Getting Unhitched? Choose Your Divorce Attorney With Care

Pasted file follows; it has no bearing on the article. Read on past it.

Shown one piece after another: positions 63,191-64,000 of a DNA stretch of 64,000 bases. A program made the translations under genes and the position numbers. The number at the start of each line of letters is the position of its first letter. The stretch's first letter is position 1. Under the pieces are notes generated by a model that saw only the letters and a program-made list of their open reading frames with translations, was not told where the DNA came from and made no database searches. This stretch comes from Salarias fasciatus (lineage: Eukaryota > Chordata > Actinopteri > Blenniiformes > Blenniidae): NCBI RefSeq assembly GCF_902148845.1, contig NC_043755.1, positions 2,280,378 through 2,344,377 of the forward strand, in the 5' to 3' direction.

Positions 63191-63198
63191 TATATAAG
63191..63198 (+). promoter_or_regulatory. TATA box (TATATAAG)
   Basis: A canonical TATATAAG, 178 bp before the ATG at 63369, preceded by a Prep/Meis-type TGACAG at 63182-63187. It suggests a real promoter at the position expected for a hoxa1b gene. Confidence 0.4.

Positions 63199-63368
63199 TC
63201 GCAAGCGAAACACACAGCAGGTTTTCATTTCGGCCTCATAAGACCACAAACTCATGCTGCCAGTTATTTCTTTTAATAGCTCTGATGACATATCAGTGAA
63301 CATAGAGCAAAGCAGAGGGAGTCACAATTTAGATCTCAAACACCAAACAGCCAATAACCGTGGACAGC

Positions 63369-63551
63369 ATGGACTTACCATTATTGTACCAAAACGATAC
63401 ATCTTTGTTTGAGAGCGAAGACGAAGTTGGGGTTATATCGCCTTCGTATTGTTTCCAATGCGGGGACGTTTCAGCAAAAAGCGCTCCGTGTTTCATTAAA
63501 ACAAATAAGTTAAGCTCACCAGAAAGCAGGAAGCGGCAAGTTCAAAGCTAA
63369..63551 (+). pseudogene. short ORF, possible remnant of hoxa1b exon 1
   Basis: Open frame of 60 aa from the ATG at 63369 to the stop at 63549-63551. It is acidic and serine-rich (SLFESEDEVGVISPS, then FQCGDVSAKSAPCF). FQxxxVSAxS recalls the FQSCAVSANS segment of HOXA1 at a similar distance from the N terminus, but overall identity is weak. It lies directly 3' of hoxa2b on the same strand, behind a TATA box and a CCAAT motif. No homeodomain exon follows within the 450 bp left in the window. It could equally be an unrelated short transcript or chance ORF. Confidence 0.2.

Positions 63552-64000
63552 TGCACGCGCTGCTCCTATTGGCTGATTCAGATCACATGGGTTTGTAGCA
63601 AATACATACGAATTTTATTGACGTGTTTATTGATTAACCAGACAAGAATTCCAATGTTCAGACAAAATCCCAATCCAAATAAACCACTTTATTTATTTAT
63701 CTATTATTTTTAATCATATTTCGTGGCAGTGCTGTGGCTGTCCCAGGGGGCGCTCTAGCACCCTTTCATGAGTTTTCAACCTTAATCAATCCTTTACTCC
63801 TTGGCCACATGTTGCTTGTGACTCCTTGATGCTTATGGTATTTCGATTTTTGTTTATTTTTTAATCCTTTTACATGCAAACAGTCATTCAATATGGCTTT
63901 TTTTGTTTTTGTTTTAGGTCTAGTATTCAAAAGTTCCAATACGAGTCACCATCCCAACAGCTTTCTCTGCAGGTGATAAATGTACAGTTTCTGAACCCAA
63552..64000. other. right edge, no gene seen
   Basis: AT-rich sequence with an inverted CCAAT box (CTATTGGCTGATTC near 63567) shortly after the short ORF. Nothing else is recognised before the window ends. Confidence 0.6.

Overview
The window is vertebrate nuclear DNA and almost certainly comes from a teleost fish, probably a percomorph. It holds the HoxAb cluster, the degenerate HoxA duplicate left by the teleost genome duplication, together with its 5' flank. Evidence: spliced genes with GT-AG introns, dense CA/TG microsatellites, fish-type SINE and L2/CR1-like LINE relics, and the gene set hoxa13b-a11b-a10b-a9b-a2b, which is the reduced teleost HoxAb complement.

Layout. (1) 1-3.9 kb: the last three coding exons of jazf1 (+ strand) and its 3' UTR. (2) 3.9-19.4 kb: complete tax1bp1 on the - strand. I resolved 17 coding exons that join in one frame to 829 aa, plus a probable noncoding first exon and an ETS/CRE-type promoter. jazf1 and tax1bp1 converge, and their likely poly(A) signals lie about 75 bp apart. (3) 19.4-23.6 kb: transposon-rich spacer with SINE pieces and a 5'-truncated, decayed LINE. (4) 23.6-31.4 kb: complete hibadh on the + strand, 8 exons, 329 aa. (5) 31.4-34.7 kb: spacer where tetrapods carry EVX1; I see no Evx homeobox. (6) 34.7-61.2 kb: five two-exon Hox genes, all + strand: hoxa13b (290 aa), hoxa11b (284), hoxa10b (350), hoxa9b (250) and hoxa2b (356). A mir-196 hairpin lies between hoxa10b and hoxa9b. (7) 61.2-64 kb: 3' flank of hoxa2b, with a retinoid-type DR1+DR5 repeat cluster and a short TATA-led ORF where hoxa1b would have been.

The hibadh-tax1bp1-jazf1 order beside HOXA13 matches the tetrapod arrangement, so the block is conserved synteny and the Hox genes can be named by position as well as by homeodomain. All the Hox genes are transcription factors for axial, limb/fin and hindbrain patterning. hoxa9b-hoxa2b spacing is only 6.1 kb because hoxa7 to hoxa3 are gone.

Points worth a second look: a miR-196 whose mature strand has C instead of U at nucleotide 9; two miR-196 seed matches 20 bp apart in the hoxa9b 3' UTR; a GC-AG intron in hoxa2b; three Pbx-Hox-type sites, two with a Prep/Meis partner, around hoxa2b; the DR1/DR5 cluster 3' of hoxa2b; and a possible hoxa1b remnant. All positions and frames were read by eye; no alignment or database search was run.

You should never go into a marriage with your exit strategy already on your mind, but sometimes you have no other option but to consider divorce. If you find that your marriage is in shambles, divorce might be the best path for all of those involved. Because divorce most likely is not something that you do everyday, you should consider hiring a divorce attorney, and because your divorce will have an important impact on the rest of your life, you should carefully consider who you hire to be your lawyer. Lawyer or Mediator? If you do not have children or a lot of assets, then you may not need a lawyer to handle your divorce. Sometimes all you need is a mediator. Staying out of courtrooms and away from litigation can help you to keep your costs down while still arriving at a divorce scenario that will work for both you and your soon-to-be ex-spouse. If you don’t think that mediation is right for you, but you still want to stay out of the courtroom, then you should consider a collaborative divorce, which is designed to arrive at a workable co-parenting relationship.  Headed to the Courtroom If you think that traditional litigation is the only option that will work for you, you need to be very careful about which lawyer you pick. You should start by interviewing three different lawyers to try to find one that will work well for your situation. When you interview a lawyer, pay attention to warning signs. For example, if your lawyer barely has time between answering emails and phone calls to listen to your interview, then chances are that they will have a hard time focusing on your case. You should also screen your potential lawyers to make sure they have experience with cases like yours. Don’t be afraid to research all you can about your lawyer before you go into your interview. The more you know about your lawyer, the better able you are to make a good decision. If you are thorough with your vetting process, you can avoid the unfortunate circumstance of finding out partway through your divorce that your lawyer is not right for you.  When you are faced with the need to end a marriage, you need to be sure that you don’t rush into it. Taking time to weigh your options before you start divorce proceedings will give […]